Some are convinced it’s terrorism.
Others call it the act of a mentally ill man.
Still others say those characterisations of the July 22 mass shooting on Toronto’s Danforth strip are not mutually exclusive and both are possible.
Whatever might have motivated 29-year-old Faisal Hussain to carry out the latest mass shooting in Toronto, nothing will change the fact that the deadly mid-summer rampage has darkened the city. Two people are dead and many more are injured. It was an evil act regardless of motivation. To take another person’s life, outside of defending others or oneself, is simply evil – literally the opposite of good.
What’s maddening about this dark event is that it isn’t an outlier. Earlier this month two rappers died in a hail of gunfire and a passer-by suffered a bullet wound in a shooting in downtown Toronto. Last month a woman was shot dead in a Toronto bowling alley. And it was only in April that police arrested 25-year-old Alek Minassian after a driver killed 10 pedestrians and injured 15 more by running over them with his van in Toronto’s north end.
Well-known Sun columnist Joe Warmington wrote recently, “there does come a point when people can see for themselves there is a major murder or attempted murder incident every week here, and many times more than once a week.”
Darkness abounds in Toronto – a city known as Toronto the Good in the late 19th century because of the efforts of Mayor William Howland and his supporters to bring about moral reforms. Perhaps Toronto needs a new Howland.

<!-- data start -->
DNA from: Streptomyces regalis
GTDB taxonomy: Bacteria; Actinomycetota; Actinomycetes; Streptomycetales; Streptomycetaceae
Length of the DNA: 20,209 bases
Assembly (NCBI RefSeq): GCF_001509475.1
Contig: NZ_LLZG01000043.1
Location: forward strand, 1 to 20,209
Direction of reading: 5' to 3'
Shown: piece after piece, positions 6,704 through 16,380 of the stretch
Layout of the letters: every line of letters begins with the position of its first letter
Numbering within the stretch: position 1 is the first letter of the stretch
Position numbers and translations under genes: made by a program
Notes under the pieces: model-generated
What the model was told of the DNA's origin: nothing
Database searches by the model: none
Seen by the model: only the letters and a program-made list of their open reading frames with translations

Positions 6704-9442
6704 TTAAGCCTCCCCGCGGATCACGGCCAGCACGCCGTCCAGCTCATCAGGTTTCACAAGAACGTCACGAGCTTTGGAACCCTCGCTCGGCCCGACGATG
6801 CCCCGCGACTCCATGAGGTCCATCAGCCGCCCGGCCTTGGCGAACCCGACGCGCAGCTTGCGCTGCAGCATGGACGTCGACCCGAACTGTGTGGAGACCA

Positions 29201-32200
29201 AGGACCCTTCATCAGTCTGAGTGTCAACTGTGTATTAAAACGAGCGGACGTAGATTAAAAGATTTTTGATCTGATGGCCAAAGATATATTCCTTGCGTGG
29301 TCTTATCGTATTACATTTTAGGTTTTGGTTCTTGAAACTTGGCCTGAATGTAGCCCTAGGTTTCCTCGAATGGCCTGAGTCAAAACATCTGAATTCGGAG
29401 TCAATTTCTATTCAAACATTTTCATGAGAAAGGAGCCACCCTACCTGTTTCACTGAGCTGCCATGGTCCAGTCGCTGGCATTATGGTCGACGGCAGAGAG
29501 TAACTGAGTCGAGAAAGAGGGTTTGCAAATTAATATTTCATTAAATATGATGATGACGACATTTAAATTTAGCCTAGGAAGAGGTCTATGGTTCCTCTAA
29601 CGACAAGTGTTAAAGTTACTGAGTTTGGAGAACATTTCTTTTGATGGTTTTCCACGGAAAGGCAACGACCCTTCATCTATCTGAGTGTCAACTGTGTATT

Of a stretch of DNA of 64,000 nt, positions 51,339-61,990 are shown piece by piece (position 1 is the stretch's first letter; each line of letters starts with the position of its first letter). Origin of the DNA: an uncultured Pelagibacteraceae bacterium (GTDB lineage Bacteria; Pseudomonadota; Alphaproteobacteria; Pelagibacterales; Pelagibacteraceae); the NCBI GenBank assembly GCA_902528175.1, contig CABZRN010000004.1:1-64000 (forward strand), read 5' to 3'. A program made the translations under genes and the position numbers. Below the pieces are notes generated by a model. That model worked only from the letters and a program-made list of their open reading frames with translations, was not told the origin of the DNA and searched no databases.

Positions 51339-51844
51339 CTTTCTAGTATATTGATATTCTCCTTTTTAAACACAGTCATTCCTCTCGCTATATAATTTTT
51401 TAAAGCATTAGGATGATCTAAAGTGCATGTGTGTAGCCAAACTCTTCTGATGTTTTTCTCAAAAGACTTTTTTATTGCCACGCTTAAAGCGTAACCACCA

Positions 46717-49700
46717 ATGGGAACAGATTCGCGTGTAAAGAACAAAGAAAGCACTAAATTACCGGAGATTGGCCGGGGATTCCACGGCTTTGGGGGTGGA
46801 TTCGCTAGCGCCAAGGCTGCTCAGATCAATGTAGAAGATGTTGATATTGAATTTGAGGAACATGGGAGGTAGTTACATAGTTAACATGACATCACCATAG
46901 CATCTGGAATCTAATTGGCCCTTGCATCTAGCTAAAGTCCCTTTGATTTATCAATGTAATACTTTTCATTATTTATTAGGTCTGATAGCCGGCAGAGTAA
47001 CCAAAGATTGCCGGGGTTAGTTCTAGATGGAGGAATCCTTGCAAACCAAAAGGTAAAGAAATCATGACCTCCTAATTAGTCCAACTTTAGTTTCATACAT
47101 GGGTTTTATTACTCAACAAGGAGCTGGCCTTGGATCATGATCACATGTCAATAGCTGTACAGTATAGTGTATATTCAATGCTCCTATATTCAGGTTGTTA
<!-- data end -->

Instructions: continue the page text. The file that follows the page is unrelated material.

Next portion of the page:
And yet, even amid Toronto’s darkness there are signs of light and of hope. There is a remnant of Toronto the Good that hasn’t been washed away by modernity or faded into the city archives as a quaint part of municipal heritage.
Several churches in the Danforth area opened their doors, holding vigils and prayer services for the public in the wake of the most recent mass shooting. Congregants and visitors alike packed the pews.
One such vigil took place at Calvary Church, an 85-year-old Protestant Evangelical congregation near the intersection of Pape and Danforth, not far from where the crack of gunfire pierced the night on July 22.
Amid the tears and sadness, many found comfort inside a church that was doing exactly what a church should be doing: providing respite from the darkness of the world outside its doors. Pastor Daniel Winter tells CBC News that in the midst of the mourning and tears, his message to those gathered was to share “love, God’s love” with them.
“I encouraged them last night, if they’re going to fall, to fall into each other’s arms,” Pastor Winter said, noting that the church offered a place for a neighbourhood that “needed to all be together.”
I’m proud to say I have attended Calvary Church numerous times and I am a friend of Senior Pastor Daniel Winter. It seems I have august company in recognizing its strengths. Toronto Mayor John Tory, speaking outside of Calvary Church, told the media the church’s vigil was a “very welcome relief” for him.
“I was just very glad I had the chance to attend this very loving place and to come out with that sort of feeling, which I hope everybody does,” he said.
When darkness enveloped Toronto, many knew to head for where the light shone brightest. What’s remarkable about that is how natural and uncontroversial attending a church vigil seemed – especially in a city not known for its religiosity. Indeed, for most Canadians, religious service attendance is the exception, not the rule.
Sometimes, it seems, we can’t see the light until it gets dark enough. Well, it certainly has been dark in Toronto of late. But there is hope as long as there are bright sources of light for the city, like Calvary Church and many others. Toronto needs them.
After all, chances are Toronto will need yet more vigils before too long.
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